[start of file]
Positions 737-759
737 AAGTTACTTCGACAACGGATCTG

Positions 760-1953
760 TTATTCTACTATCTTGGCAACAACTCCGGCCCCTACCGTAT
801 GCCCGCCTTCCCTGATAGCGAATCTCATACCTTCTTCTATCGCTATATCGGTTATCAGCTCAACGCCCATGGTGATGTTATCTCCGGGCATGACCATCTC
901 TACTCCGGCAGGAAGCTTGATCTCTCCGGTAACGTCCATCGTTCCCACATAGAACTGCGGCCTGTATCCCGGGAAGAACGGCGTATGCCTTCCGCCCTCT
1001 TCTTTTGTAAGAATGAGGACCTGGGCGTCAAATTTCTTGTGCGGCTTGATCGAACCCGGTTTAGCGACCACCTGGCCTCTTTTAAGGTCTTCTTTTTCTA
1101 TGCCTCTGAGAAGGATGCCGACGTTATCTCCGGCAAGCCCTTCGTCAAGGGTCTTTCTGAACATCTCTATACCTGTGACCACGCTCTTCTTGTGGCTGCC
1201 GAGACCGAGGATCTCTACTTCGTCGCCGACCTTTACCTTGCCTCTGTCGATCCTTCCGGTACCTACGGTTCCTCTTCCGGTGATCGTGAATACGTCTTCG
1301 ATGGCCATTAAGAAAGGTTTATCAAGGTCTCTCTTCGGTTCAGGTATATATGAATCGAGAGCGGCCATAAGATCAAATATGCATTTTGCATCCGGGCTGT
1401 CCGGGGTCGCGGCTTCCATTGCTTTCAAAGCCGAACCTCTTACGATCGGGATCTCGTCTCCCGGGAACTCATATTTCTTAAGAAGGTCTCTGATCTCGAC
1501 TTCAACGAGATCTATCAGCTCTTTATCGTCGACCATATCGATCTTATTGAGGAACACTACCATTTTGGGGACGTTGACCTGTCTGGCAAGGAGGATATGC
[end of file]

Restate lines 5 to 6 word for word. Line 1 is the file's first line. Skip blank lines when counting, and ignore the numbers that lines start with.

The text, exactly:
801 GCCCGCCTTCCCTGATAGCGAATCTCATACCTTCTTCTATCGCTATATCGGTTATCAGCTCAACGCCCATGGTGATGTTATCTCCGGGCATGACCATCTC
901 TACTCCGGCAGGAAGCTTGATCTCTCCGGTAACGTCCATCGTTCCCACATAGAACTGCGGCCTGTATCCCGGGAAGAACGGCGTATGCCTTCCGCCCTCT